1 Peter Week #4

Dear Ladies,

     While we were walking recently I used the phrase "I'd rather see a sermon" but couldn't remember where I'd heard it. I want to give credit where it's due. That comes from a poem from Edgar Guest entitled "Sermons we See" Fortunately it's public domain now so I can add it to our lesson and it can be posted on the church website with our other lessons. I encourage you to go online and read the whole thing, but here's the first verse

     I'd rather see a sermon than hear one any day

     I'd rather one should walk with me than merely tell the way

     The eye's a better pupil and more willing than the ear

     Fine council is confusing but example's always clear 

     And the best of all the preachers are the men who live their creed

     For to see good put in action is what everybody needs

     Ladies, we are to be walking sermons as we go about our daily lives. The way we interact with our neighbors, our co-workers, even our companions  in the check out line matters. We should be the ray of sunshine in someone's dark day. And as this passage dealt with slaves and masters and submitting to authority, we should model a submissive heart in our workplaces. Be the employee who comes to work on time, ready to honor the folks who issue our paychecks. That means we don't start clearing our throats or faking a cough on Wed and Thu so we can take a mental health day on Friday. We don't use the business copier so we can save on paper and ink at home. And we don't ever bad-mouth our boss to our fellow employees even if you really could do her job with one hand tied behind your back. 

     The way we conduct ourselves in public is a direct reflection of the way we fill ourselves in private. We need to be women who reflect to the world that we are filled with God's Spirit. People we don't even know watch how we respond to what life throws our way. This means that if we'd have a fish decal on the back of our cars we probably shouldn't pull into the corner tavern or naughty nightie store. Nor should we cut someone off in traffic and then give them a one-finger salute as we zoom on by them.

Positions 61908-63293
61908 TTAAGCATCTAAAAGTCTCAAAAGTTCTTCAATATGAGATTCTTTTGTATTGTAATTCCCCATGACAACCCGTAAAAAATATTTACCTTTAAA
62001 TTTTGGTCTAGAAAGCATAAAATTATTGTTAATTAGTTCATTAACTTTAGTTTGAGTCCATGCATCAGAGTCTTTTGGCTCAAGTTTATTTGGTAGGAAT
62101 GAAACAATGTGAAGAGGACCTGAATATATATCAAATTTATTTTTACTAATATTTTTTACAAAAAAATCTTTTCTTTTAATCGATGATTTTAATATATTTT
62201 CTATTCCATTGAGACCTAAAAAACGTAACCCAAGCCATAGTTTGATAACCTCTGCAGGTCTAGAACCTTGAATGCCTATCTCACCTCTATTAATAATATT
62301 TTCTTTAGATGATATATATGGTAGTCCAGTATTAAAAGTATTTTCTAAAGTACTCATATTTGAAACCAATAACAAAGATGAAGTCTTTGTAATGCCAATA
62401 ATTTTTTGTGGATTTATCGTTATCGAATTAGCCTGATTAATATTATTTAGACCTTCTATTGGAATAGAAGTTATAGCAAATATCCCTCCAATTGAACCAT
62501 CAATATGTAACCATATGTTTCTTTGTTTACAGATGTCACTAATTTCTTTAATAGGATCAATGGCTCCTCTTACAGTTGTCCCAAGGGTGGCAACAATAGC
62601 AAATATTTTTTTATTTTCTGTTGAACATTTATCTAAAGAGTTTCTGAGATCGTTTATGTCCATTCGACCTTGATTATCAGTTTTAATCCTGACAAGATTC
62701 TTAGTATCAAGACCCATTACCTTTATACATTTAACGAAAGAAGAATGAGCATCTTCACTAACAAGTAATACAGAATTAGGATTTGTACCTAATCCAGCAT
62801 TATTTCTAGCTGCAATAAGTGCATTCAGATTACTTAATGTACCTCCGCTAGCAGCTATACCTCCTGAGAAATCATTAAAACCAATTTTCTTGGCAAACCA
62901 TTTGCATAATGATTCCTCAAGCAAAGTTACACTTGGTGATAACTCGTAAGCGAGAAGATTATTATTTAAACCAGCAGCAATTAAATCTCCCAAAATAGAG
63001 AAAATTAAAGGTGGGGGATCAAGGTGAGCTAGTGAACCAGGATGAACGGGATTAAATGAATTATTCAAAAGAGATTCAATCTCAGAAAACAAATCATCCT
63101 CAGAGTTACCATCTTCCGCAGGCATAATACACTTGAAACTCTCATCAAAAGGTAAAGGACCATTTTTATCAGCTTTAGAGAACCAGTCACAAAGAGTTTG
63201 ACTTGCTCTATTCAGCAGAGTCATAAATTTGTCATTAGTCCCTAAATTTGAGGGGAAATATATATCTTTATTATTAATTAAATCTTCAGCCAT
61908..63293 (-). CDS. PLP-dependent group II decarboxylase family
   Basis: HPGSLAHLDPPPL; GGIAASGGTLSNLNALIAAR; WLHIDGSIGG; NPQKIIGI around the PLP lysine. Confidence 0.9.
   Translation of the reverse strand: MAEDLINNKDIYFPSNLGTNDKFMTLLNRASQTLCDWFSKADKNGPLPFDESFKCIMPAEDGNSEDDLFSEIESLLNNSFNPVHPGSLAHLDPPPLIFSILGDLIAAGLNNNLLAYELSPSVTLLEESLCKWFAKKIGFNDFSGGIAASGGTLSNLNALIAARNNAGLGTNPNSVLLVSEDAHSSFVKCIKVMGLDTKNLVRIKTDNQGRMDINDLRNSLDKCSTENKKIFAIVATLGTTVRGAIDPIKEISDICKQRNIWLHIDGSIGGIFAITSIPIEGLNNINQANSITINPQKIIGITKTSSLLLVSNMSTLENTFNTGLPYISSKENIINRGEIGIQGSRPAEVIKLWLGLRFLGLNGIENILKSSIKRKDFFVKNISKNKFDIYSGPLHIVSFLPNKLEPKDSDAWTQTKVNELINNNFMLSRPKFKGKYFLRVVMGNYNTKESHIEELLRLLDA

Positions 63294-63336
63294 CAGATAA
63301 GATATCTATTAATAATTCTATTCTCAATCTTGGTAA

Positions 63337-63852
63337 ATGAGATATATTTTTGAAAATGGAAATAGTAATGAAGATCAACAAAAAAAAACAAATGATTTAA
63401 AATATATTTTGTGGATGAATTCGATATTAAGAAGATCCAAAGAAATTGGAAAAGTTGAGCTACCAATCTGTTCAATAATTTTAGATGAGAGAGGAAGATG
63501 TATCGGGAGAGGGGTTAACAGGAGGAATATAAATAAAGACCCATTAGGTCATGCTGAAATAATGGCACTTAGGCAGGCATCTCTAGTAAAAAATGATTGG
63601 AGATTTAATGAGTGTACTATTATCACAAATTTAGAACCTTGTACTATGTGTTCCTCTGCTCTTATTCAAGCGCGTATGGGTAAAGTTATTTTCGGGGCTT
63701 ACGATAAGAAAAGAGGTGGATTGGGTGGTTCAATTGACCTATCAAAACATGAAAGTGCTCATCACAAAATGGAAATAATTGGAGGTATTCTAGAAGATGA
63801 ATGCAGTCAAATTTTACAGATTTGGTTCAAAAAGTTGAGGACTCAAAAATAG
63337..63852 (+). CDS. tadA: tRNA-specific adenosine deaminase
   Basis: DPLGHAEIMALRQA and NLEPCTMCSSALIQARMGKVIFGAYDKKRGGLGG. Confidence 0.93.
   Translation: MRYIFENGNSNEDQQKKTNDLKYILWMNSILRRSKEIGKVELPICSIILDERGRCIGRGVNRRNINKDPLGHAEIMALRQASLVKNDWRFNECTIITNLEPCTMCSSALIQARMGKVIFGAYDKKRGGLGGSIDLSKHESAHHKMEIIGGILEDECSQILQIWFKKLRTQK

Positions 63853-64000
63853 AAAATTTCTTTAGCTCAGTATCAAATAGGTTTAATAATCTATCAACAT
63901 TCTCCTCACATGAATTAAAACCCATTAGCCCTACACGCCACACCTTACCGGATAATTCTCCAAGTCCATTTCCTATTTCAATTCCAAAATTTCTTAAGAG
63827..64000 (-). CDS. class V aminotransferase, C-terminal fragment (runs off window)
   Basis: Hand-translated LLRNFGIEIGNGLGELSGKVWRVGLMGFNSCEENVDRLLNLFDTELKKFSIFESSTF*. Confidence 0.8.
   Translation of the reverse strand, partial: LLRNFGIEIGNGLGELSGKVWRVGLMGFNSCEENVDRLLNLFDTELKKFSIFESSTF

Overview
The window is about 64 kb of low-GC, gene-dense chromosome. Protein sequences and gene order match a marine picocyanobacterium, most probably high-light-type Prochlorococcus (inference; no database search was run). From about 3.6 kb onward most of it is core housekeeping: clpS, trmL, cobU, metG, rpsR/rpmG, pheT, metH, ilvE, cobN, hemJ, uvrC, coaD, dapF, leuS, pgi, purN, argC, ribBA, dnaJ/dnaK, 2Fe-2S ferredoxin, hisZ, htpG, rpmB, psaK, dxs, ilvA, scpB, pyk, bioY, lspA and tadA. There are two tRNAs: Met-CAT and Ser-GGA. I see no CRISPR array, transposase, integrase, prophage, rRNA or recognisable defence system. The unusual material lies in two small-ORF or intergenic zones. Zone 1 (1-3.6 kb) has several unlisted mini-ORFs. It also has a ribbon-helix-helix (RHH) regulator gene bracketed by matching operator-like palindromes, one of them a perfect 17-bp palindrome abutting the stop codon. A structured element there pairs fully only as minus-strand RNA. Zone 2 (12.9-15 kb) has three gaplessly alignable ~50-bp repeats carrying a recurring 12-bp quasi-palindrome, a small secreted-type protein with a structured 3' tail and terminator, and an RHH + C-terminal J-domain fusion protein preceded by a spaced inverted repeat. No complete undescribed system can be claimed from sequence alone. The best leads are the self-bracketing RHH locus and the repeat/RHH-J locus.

Here's just a bit more from Edgar Guest's poem. "And the lecture you deliver may be very wise and true, but I'd rather get my lessons by observing what you do". Let's strive to be walking sermons. 

          Love, as always, Renée 

Now on to this week's lesson

Read 1 Peter 3:1-7

Memory verse 3:5 " For this is the way the holy women of the past, who put their hope in God, used to adorn themselves. They submitted themselves to their own husbands"

1. Verse 1 tells us that wives are to submit to their husbands as eagerly as Christ submitted. Do you think Peter is saying to submit like Christ did to His death on the cross, or does he mean to submit like Christ did to God's will in general? Is there a difference? Explain your answer. 

2. What is the benefit in doing so according to this passage?

3. What in particular does this passage say is most attractive to our husbands?

4. What do you use to make yourself more attractive to your husband?

5. These verses give Sarah as an example of submission. Can you think of another example from the Bible of a wife who submitted well to her husband? 

6. How can you model that wife's submission in your own marriage?

7. Verse 6 says that we're Sarah's daughters if we do right and do not give way to fear. What is the most fearful aspect of submission?

8. Why do you think Peter used 6 verses to convince women to submit but only one verse to identify a husband's proper response?

For personal growth:

1 Peter 3:3 cautions that our beauty should not come from outward adornment. Consider your spending habits so far this year. How much have you spent on hair cuts, hair products, make-up, tooth whitening, perfume,  clothes, shoes and jewelry? Compare that with the amount you've tithed and given to charity. What do your spending habits reveal about your priorities? If a forensic accountant tracked where your money went would he know you were a woman of faith? The world says that we have to look good to feel good. Have you fallen for this lie? How can you balance the desire to look attractive outwardly with the teaching in our passage to be attractive inwardly?

For the good of the group:

Who is the least physically attractive inwardly beautiful woman you know?